Tuesday after Jubilate
Scripture: St. John 7:1-13 (NKJV)
7:1 After these things Jesus walked in Galilee; for He did not want to walk in Judea, because the Jews sought to kill Him. 2 Now the Jews’ Feast of Tabernacles was at hand. 3 His brothers therefore said to Him, “Depart from here and go into Judea, that Your disciples also may see the works that You are doing. 4 For no one does anything in secret while he himself seeks to be known openly. If You do these things, show Yourself to the world.” 5 For even His brothers did not believe in Him.
6 Then Jesus said to them, “My time has not yet come, but your time is always ready. 7 The world cannot hate you, but it hates Me because I testify of it that its works are evil. 8 You go up to this feast. I am not yet going up to this feast, for My time has not yet fully come.” 9 When He had said these things to them, He remained in Galilee.
10 But when His brothers had gone up, then He also went up to the feast, not openly, but as it were in secret. 11 Then the Jews sought Him at the feast, and said, “Where is He?”
12 And there was much complaining among the people concerning Him. Some said, “He is good”; others said, “No, on the contrary, He deceives the people.” 13 However, no one spoke openly of Him for fear of the Jews.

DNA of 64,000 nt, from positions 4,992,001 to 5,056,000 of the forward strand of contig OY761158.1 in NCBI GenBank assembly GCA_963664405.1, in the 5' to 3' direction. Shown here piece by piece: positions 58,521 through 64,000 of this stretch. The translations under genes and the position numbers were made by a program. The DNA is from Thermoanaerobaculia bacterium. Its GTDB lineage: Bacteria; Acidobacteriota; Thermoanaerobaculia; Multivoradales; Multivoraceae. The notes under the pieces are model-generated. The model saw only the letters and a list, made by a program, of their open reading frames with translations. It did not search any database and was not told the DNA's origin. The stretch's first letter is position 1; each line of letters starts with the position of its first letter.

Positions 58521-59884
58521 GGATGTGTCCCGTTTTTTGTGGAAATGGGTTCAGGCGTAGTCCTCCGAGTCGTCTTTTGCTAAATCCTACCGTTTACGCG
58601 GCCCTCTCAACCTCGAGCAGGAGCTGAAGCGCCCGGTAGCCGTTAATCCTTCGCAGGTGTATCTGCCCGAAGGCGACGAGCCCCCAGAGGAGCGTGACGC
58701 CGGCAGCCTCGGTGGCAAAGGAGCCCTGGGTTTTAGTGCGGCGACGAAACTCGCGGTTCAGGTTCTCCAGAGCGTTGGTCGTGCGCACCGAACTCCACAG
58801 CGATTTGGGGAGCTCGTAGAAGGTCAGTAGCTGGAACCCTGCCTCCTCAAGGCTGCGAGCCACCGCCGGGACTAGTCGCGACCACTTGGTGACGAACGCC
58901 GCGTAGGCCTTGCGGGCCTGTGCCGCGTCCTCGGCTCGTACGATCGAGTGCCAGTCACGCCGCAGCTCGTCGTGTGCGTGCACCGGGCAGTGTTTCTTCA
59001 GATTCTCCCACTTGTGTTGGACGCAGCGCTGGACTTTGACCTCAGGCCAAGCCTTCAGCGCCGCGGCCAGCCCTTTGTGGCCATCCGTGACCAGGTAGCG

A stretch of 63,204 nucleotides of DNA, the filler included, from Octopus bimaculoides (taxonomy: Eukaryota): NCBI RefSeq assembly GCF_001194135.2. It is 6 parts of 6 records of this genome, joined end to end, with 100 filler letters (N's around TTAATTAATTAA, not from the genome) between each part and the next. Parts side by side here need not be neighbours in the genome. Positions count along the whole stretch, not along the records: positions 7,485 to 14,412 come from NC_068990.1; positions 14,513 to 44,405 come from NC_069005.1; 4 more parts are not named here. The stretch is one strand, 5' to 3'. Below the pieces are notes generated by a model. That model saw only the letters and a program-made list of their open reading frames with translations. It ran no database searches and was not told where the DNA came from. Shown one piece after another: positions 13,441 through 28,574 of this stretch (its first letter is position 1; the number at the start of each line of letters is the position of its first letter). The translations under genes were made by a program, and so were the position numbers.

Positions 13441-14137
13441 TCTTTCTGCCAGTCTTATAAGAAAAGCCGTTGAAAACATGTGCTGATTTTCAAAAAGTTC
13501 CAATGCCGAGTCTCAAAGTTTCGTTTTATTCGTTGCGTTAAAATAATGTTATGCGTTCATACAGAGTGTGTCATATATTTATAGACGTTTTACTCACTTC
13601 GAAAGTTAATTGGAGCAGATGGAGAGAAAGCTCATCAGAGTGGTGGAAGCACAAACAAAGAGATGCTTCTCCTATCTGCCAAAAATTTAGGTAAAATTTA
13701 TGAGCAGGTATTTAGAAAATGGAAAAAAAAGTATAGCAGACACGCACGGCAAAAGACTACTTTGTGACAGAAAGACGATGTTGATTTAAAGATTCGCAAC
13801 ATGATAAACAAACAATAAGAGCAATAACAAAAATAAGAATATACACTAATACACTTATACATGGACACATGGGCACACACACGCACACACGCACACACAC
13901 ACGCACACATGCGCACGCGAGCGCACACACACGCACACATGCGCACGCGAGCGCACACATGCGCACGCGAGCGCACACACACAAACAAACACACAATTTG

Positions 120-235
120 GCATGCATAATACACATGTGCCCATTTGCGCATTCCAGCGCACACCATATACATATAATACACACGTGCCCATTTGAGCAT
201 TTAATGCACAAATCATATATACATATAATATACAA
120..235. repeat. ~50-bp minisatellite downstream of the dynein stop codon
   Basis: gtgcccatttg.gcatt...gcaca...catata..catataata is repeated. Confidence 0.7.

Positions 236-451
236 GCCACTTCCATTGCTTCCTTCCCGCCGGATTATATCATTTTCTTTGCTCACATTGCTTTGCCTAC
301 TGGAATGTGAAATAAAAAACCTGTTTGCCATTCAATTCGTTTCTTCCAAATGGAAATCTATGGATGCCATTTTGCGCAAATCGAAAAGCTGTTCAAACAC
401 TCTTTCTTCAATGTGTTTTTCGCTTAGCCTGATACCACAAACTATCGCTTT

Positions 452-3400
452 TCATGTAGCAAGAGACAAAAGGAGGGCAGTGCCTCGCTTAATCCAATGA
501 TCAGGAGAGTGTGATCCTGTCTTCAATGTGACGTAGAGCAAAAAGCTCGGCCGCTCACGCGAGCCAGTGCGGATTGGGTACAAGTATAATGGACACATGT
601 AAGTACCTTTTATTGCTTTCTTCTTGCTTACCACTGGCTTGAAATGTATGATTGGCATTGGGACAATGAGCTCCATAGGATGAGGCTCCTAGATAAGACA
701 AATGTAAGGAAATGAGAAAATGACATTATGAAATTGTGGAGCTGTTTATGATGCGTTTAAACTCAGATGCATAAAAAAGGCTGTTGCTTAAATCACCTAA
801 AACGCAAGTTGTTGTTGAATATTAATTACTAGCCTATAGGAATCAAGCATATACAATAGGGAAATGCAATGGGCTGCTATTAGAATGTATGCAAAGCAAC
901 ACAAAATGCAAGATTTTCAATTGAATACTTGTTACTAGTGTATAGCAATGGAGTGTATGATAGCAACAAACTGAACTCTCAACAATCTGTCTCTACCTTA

Jesus’ family assumes that He seeks renown and glory so they urge Him to go to Jerusalem openly. There all the Jews can see His miracles. Jesus refuses. “I am not yet going up to this feast, for my time has not yet fully come.” Does Jesus lie, since after His brothers have gone up to Jerusalem, He goes in secret? No. The prophet had foretold, “Nor was any deceit in His mouth” (Is. 53:9). Jesus told them that He would not yet go to the feast, nor would He go openly, for St. John writes in verse 1 that the Jews sought to kill Him. When His time had fully come, then He would go up to Jerusalem openly, riding on a donkey while “Hosannas” fill the air. When His time had fully come, then He would go to Jerusalem for all the world to see, not with miracles, but with His sufferings and death for the sins of the world.
Often we, like Jesus’ brothers, want to inform God of the appropriate time to act. We pray in impatience. Too often we proscribe the means and manner in which our Lord should grant our requests. This is more than impatience. It is a lack of faith in God because we trust ourselves more than we trust the Lord who has promised to answer prayer. Like Jesus’ brothers, too often we assume our ways are the best ways when in reality the time to grant our request has not fully come. Christ reminds us in today’s text that His ways are not our ways. His ways are perfect. He hears our prayers and answers them in His wisdom, when the time is fully come.
We pray: Heavenly Father, grant us the patience that comes from trusting You above all things. Amen.
Scripture taken from the New King James Version®. Copyright © 1982 by Thomas Nelson. Used by permission. All rights reserved.